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William Schirmer is an experienced executive and HR leader with 23 years of experience in the field.

He has worked in both national and international companies in the USA and Europe and has built numerous leadership development and talent management programs along the way.

William’s helped many people address personal fulfillment, professional development, performance, communication, and relationships. Today, he treats us to some valuable insights on the topics of leadership, talent management, onboarding and retention, so you’re encouraged to tune in! 

Here are three reasons why you should listen to the full Episode:

  1. Find out why talent management can make or break a business.
  2. We discuss why behavioral interviewing is an art, not a science.
  3. Learn about the importance of the onboarding process.

Episode Highlights

Who is William Schirmer

  • William is an experienced HR leader with 23 years of experience.
  • He has worked for national and international companies in the USA and Europe.
  • William has a Bachelor’s Degree in Behavioral and Political Science and a Master’s Degrees in Social Sciences and Human Resource Management.
  • He’s the recent author of ‘The Leadership Core: Competencies for Successfully Leading Others.’ His second book’Fulfilled: Finding Happiness and Prosperity In Your Life’ will also be out in late 2021.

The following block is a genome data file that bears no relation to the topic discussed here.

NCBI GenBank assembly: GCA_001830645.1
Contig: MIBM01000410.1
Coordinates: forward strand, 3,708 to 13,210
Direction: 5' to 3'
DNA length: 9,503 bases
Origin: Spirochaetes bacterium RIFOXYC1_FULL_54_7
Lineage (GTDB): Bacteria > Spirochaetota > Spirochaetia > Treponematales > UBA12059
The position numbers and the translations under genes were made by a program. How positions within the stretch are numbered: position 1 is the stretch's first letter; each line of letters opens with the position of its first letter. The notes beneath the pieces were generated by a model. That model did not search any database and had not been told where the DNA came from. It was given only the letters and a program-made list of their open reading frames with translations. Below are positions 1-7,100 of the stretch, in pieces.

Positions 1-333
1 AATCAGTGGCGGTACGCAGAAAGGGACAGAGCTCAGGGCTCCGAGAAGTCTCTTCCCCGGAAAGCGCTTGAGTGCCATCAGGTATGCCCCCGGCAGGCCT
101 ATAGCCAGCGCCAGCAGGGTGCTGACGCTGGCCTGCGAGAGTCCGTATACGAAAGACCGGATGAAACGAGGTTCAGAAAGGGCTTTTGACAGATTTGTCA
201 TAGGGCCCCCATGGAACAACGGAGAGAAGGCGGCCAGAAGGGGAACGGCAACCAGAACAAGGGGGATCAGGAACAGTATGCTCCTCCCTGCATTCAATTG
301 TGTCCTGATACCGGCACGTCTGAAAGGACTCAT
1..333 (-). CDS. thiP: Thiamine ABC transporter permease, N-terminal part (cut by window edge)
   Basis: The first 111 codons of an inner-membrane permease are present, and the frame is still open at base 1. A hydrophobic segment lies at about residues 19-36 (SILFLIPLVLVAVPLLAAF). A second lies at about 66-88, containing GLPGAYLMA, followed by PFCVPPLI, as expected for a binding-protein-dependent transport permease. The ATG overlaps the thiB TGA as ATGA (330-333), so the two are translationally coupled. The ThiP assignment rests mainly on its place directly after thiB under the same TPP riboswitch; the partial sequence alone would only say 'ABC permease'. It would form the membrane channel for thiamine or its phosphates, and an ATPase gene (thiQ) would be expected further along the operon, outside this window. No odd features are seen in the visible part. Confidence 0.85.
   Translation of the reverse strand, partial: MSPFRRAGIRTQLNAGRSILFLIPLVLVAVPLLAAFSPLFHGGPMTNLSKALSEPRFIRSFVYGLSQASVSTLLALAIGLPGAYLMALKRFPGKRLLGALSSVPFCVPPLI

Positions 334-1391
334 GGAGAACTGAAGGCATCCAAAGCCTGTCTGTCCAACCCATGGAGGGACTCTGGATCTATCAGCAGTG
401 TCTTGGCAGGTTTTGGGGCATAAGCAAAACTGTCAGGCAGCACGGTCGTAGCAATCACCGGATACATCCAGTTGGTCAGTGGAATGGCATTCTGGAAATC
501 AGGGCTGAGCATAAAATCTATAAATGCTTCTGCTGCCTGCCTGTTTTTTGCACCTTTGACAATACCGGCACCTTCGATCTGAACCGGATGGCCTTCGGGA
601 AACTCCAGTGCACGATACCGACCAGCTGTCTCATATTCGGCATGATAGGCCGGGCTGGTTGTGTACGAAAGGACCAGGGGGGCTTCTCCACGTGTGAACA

His career path

  • William started as an area manager for a retailer and found that he enjoyed the people side of management, mainly how to acquire talent.
  • He had an opportunity to come on board with a consultancy in the UK that was focused on recruiting, training and retention. 
  • He spent several years working there in the UK before moving back to the USA, where he spent most of his time in corporate HR.

Talent Management

  • Much of William’s focus in HR has been in talent management.
  • He considers this to be the more strategic side of HR.
  • The ability to acquire talent, properly train and cultivate people can make or break a business.

People don’t leave jobs; they leave bosses

  • Although the perception from leaders is that it’s for monetary purposes, employees have indicated in a poll that it’s for other reasons.
  • There are many other psychological aspects that business leaders do not fully understand and don’t fully leverage.